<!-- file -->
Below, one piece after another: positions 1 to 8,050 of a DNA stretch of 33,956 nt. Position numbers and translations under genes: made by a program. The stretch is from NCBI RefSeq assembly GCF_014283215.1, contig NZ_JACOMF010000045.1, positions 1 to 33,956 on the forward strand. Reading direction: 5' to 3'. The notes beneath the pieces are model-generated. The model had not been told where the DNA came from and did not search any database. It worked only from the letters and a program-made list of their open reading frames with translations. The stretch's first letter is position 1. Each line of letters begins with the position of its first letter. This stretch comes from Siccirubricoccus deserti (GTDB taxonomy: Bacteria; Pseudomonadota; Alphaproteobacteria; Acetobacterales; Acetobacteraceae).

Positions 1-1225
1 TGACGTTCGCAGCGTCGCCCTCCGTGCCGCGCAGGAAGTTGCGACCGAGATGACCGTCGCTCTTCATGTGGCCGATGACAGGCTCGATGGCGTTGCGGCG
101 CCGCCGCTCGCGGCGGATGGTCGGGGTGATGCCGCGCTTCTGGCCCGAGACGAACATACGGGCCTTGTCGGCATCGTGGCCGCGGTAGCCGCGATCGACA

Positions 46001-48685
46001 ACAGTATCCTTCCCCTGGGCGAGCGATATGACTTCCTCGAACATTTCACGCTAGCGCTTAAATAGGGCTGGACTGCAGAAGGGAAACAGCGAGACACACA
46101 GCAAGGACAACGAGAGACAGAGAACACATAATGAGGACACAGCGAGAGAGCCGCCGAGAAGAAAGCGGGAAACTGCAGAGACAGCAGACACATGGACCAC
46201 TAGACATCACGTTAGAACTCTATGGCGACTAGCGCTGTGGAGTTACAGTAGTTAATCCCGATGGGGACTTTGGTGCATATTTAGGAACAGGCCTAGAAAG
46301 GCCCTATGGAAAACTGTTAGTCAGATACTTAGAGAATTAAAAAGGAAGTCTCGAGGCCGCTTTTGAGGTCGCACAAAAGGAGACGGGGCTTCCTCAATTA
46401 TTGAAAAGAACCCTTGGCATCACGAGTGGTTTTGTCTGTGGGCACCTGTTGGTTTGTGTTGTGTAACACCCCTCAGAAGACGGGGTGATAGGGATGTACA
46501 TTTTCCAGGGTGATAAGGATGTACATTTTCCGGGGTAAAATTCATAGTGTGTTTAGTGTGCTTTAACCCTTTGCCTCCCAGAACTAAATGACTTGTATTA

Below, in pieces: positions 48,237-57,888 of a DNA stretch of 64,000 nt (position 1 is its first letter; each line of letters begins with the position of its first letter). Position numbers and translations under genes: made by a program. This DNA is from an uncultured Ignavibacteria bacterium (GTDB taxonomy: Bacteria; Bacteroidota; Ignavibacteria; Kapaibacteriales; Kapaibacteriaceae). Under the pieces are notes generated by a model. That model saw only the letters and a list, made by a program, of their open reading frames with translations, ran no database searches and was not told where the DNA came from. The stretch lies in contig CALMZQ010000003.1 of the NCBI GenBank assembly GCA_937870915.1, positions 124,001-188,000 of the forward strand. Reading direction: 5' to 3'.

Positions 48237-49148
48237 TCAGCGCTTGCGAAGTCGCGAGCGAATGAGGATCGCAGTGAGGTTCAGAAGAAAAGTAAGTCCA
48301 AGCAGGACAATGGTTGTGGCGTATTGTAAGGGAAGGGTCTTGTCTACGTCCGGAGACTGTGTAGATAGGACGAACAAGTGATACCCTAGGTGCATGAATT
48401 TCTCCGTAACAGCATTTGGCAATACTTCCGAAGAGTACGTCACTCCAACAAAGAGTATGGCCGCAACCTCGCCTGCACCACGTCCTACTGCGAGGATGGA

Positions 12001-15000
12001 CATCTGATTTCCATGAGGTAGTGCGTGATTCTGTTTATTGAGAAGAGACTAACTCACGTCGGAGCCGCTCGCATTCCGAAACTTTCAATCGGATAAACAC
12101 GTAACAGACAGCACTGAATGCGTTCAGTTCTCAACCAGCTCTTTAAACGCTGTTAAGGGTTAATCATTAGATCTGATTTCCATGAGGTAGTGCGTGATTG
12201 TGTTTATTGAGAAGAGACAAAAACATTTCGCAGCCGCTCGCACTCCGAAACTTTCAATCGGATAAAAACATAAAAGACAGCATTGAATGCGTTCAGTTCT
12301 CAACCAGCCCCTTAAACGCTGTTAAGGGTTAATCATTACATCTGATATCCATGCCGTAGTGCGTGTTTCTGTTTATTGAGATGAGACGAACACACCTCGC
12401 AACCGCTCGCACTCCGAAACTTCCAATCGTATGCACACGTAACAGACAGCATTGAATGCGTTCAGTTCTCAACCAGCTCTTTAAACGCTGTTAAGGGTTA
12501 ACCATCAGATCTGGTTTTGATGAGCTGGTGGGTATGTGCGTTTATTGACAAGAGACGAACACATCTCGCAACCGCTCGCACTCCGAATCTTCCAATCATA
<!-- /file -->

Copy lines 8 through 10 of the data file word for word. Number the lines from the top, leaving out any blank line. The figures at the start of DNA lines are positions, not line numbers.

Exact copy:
46201 TAGACATCACGTTAGAACTCTATGGCGACTAGCGCTGTGGAGTTACAGTAGTTAATCCCGATGGGGACTTTGGTGCATATTTAGGAACAGGCCTAGAAAG
46301 GCCCTATGGAAAACTGTTAGTCAGATACTTAGAGAATTAAAAAGGAAGTCTCGAGGCCGCTTTTGAGGTCGCACAAAAGGAGACGGGGCTTCCTCAATTA
46401 TTGAAAAGAACCCTTGGCATCACGAGTGGTTTTGTCTGTGGGCACCTGTTGGTTTGTGTTGTGTAACACCCCTCAGAAGACGGGGTGATAGGGATGTACA